What has happened to the horse industry since the slaughter houses have closed 2

What has happened to the horse industry since the slaughter houses have closed 2
This horse got lucky and a rescue had room for her. She ultimately found a forever home.

In this part we will look at the attempts that rescues and shelters have made and what affect the closure of slaughter houses have had on horse abuse and neglect.

Horse welfare in the United States has generally declined since 2007, as evidenced by a reported increase in horse abandonment and an increase in investigations for horse abuse and neglect. Comprehensive, national data are lacking, but state, local government, and animal welfare organizations report a rise in investigations for horse neglect and more abandoned horses since 2007. For example, Colorado data showed that investigations for horse neglect and abuse increased more than 60 percent from 975 in 2005 to 1,588 in 2009. Also, California, Texas, and Florida reported more horses abandoned on private or state land since 2007. These changes have strained resources, according to state data and officials that GAO interviewed. State, local, tribal, and horse industry officials generally attributed these increases in neglect and abandonment to cessation of domestic slaughter and the economic downturn. Others, including representatives from some animal welfare organizations, questioned the relevance of cessation of slaughter to these problems.

In the GAO document they reported that states that do collect some data reported increases in abandonment or investigations of abuse and neglect since the cessation of domestic slaughter. For example, data from Colorado showed a 50- percent increase in investigations for abuse and neglect from 1,067 in 2005 to 1,588 in 2009. Similarly, data from Indiana indicated that horse abuse and neglect investigations more than doubled from 20 in 2006 to 55 in 2009. In addition, organizations representing localities, especially counties and sheriffs, have reported an increasing problem. For example, the Montana Association of Counties reported that the number of horses being abandoned by their owners has rapidly increased since horse slaughter for human consumption was halted in the United States, but the association did not have specific data. In addition, the National Association of Counties reported that the increasing abandonment problem is not exclusive to Montana or the West but is happening nationwide.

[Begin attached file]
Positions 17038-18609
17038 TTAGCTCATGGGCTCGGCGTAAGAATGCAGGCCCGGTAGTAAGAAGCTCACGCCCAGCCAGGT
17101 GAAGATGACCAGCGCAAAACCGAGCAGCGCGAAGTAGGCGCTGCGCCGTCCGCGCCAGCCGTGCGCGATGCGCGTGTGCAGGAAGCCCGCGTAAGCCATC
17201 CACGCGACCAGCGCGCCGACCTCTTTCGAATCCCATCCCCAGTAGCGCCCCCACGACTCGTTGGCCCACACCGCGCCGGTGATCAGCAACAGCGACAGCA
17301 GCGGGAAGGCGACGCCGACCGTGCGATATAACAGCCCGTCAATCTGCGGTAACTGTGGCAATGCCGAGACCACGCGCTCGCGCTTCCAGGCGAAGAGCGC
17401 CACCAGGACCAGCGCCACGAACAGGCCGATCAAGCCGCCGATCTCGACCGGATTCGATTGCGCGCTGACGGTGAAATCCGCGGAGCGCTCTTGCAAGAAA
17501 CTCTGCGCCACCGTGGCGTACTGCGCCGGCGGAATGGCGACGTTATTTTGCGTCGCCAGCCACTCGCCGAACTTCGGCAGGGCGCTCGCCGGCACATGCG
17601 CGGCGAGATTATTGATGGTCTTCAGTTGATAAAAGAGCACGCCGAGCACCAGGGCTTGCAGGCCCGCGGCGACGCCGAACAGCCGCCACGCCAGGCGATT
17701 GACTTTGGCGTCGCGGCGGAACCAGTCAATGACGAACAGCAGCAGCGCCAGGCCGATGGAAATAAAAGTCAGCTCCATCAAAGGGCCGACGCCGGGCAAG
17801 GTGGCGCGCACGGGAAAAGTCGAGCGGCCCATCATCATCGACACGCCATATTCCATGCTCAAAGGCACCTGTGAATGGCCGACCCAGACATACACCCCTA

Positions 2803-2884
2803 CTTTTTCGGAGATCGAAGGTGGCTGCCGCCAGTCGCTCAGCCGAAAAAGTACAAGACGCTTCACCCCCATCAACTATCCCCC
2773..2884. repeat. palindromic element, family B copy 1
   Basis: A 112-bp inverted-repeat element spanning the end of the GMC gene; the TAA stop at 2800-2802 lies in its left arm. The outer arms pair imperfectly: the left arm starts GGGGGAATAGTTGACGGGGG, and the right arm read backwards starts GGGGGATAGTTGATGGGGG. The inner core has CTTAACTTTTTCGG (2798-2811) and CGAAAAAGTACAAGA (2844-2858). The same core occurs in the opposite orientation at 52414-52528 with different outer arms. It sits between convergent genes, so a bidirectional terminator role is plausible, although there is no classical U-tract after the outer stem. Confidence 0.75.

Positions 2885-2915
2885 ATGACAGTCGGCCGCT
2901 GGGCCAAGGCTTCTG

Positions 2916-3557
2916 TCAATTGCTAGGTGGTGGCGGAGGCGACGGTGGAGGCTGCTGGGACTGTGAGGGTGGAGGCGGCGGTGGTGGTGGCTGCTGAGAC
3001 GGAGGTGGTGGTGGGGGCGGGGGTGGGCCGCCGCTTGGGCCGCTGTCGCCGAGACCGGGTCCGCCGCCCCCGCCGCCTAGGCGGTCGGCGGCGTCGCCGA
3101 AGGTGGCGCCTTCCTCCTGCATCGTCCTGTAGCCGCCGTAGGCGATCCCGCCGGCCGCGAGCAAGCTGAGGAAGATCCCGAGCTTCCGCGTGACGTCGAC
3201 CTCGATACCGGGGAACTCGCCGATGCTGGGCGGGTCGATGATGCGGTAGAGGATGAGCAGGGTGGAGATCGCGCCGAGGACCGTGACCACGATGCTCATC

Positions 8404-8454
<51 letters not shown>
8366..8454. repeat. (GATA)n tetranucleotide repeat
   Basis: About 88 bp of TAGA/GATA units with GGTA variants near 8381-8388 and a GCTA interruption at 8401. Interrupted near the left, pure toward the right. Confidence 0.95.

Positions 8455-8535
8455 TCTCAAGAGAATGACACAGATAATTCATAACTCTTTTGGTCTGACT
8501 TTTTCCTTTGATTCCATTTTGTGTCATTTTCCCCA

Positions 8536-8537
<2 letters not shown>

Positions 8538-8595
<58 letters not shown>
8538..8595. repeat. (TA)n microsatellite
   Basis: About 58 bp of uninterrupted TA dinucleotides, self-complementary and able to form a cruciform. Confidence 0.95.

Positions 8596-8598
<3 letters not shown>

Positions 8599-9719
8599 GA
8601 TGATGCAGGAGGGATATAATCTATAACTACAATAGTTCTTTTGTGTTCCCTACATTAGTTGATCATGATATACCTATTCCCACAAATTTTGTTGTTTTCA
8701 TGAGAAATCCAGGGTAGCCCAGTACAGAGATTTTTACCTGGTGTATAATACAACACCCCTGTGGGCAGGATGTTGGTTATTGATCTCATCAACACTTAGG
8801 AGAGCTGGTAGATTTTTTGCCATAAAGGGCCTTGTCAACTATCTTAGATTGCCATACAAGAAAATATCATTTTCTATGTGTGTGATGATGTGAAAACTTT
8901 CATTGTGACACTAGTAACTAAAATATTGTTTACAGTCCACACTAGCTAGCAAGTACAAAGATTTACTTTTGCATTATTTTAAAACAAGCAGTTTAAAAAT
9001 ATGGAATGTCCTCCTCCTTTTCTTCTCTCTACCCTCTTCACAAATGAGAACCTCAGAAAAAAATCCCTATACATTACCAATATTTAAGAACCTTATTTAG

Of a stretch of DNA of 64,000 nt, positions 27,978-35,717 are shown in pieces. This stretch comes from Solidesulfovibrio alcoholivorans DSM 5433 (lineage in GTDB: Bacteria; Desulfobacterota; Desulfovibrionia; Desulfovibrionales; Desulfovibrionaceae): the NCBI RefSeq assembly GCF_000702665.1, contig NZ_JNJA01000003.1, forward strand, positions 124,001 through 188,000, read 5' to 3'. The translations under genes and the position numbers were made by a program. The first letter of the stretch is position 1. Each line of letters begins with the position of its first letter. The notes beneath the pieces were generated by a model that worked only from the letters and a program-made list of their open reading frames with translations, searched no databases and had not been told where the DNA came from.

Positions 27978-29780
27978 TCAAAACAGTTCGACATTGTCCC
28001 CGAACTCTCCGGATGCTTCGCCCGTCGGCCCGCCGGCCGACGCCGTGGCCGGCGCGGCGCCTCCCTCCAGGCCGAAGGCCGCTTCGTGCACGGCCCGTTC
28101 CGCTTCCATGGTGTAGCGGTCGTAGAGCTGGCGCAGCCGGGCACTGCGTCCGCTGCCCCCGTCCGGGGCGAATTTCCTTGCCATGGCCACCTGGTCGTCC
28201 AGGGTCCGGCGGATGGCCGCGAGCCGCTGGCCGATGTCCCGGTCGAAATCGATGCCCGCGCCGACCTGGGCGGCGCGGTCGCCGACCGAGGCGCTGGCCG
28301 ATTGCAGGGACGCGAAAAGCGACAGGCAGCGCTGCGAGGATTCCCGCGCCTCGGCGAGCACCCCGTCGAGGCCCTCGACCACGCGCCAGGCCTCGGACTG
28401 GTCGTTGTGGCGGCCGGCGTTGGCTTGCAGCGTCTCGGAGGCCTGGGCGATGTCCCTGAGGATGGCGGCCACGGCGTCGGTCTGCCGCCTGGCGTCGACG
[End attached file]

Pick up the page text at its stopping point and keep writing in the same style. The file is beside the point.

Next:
In a review of several Oklahoma horse rescues, they are saying on their websites and Facebook pages an increase in owner surrenders, and seizures due to abuse and neglect. These horses are putting a strain on horse rescues budgets. This can be seen by the increased number of pleas for donations to care for the animals that they have. The increase in horses comes at a time when already high feed, hay and gas prices are stretching limited budgets to the max. In some cases rescues themselves are the ones abusing the horses by trying to care for more animals than they can afford and having reduced rates of adoptions.A 2010 University of California-Davis report noted that 144 registered non-profit horse rescues responding (out of 326 contacted) spent an average $3,648/horse/year. The study suggests an average annual cost of $50 million for 13,700 animals in registered non-profit care facilities. And, more horses need rescue care every year.

The majority of rescues are at or above capacity. Some no longer accept horses. Most are strapped for funds. Some have closed for lack of funds.